Introducing the most generous of all feedback loops…
It’s been a long time coming, but finally gamers from around the world have finally gotten their hands on Diablo III. There’s no doubting that Blizzard’s latest release is one of the biggest arrivals on the PC gaming calendar, but despite the core loot-based gameplay being as riveting as it always has been, in the back of our minds there’s a thought gnawing away at us that keeps asking the same question; did this really need to be an online-only game?
Rather than sticking with the offline template of previous entries in this series, Blizzard has added an MMO-like framework to Diablo III, which means that all progress requires an active internet connection, regardless if you’re playing on your own or not. For a deliberately old-school isometric RPG, that’s a very odd move despite the lengths they’ve gone to adding features like an auction house and streamlined co-op. This kind of counter-piracy measure, and that is undoubtedly its primary motivation, inevitably leads to frustration as gameplay suffers latency issues. Even with a perfectly acceptable internet connection, our play-throughs regularly experienced lag spikes, stuttering gameplay and lost progress alone. For such an equipment and XP-driven experience those shortcomings are immensely frustrating, but we’re getting ahead of ourselves.
If you’ve been living under a rock for the past decade, you might not know that Diablo III is a loot driven RPG which tells the tale of five perfectly pitched classes in their struggle against a demonic invasion at the hands of you know who. There’s the warrior-like Barbarian, the necromancy expert known as the Witch Doctor, magical Wizard, the Monk which has fists which are faster than lightning and the bow and arrow sporting Demon Hunter. All of these classes have skills which frankly put other RPGs to shame, with abilities that shatter, explode, pulverise and liquefy not only enemies but also the landscape around them, with world-ending visual effects to match. While playing as any of these archetypes it’s impossible not to feel empowered after even only a couple of hours questing. We spent the majority of our time as a Demon Hunter, and we found the progression curve both enticing and challenging, with new skills, runes and functionality introduced gradually over the sixty levels. Rather than having elaborate skill trees, all your combative options unlock over time, and while this may seem reductive when compared with previous games, there’s a new skill-based Rune system which applies modifiers to existing skills and the ability to socket equipment with crystals to differentiate your character to others. Both of these systems work really well and aren’t as hard to get your head around as incremental attribute allocation would be. All of the classic depth associated with Strength, Dexterity and Intelligence values is still here, but you can only see that level of detail if you go looking for it.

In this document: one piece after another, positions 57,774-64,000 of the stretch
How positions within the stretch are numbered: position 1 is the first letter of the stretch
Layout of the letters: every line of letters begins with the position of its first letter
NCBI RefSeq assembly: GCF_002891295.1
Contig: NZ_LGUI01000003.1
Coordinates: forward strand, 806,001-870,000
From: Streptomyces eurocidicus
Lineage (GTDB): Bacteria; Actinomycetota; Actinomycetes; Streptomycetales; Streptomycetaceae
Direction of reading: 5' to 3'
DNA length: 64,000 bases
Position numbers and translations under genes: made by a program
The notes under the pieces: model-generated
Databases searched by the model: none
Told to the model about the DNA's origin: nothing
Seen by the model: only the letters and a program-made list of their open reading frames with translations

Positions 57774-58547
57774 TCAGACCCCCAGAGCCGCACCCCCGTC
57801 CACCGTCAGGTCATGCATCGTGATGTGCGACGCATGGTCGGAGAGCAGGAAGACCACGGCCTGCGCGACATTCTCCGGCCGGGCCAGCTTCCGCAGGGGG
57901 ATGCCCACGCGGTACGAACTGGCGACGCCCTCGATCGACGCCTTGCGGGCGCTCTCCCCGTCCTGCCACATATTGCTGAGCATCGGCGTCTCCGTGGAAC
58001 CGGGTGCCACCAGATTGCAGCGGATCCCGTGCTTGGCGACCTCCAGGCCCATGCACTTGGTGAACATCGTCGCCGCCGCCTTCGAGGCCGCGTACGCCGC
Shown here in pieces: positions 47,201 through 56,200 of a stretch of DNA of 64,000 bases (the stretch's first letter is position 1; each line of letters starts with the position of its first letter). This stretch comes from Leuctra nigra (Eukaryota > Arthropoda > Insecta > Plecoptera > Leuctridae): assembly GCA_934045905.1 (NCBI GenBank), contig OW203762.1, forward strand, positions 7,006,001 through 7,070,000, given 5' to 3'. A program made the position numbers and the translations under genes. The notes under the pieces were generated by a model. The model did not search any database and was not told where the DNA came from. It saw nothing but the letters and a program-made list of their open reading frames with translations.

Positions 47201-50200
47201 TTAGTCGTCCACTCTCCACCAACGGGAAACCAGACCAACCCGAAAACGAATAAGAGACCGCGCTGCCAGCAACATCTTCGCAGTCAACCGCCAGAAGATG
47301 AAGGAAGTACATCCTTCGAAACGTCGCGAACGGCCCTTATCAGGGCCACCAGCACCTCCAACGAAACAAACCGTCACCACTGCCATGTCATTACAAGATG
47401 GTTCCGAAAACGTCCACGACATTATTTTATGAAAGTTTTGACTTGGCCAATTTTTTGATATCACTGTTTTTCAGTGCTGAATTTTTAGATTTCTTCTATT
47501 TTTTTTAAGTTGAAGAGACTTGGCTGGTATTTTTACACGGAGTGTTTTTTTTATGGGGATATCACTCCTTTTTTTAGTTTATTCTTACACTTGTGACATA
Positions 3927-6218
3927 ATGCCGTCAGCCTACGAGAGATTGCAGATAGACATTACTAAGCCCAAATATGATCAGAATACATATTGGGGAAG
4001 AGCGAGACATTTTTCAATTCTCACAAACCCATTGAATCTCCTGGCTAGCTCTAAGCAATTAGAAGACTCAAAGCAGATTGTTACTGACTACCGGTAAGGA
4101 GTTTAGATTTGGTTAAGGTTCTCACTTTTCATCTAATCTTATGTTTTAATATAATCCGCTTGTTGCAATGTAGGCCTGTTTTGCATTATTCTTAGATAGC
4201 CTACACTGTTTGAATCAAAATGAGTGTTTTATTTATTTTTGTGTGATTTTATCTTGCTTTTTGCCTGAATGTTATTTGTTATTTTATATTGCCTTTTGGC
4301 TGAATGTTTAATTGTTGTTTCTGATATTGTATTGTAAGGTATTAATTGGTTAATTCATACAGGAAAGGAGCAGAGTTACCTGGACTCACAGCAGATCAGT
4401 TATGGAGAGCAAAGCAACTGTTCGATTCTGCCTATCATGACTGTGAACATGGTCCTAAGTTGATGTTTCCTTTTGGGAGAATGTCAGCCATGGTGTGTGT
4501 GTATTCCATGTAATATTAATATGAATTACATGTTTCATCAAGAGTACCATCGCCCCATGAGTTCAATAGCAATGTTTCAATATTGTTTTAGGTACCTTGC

Diablo III has the sort of depth more equatable with an MMORPG than a dungeon crawler, and as you’d expect it’s a much more enjoyable experience when played with friends or even ‘randoms’. Under the online umbrella of the Battle.net framework, it’s easy and fast to team-up with others online. When joining another game you aren’t shackled to another player, instead you have free-reign to go wherever you wish, which again is welcome.
Story has never really been this series strong suit, but with Diablo III Blizzard has made good steps to make gamers feel engaged with the world. Whenever you face a new type of monster a journal entry is read aloud describing the whys and wherefores of their scaley existance and as per usual with this developer, there’s ridiculously sublime cutscenes which bookend each of the game’s four acts. The plot lacks the depth of other fantasy releases, but really you’re just playing for the smartly implemented feedback loop associated with loot and the promise of always progressing your character regardless of how well or badly you’re playing.
That’s really the trick of Blizzard’s latest release. Unquestionably Diablo III offers a sublime dungeon crawler experience, but at its core it’s the perfect interactive embodiment of comfort food. It’s fun to play, offers hundreds of hours of interesting progression across it’s handful of surprisingly different difficulty modes and demands so little of the player enjoying it. It’s just a shame so much unnecessary online-only design has been placed upon what used to be a really engaging and simple loot-driven concept. We just wish there was a compelling offline component to compliment that, or the ability for gamers to cacoon themselves away from the online madness. A fool’s wish to be sure…
An incredibly addictive and rewarding online experience, but its spell is sometimes broken by server gremlins.
Tags: Diablo III
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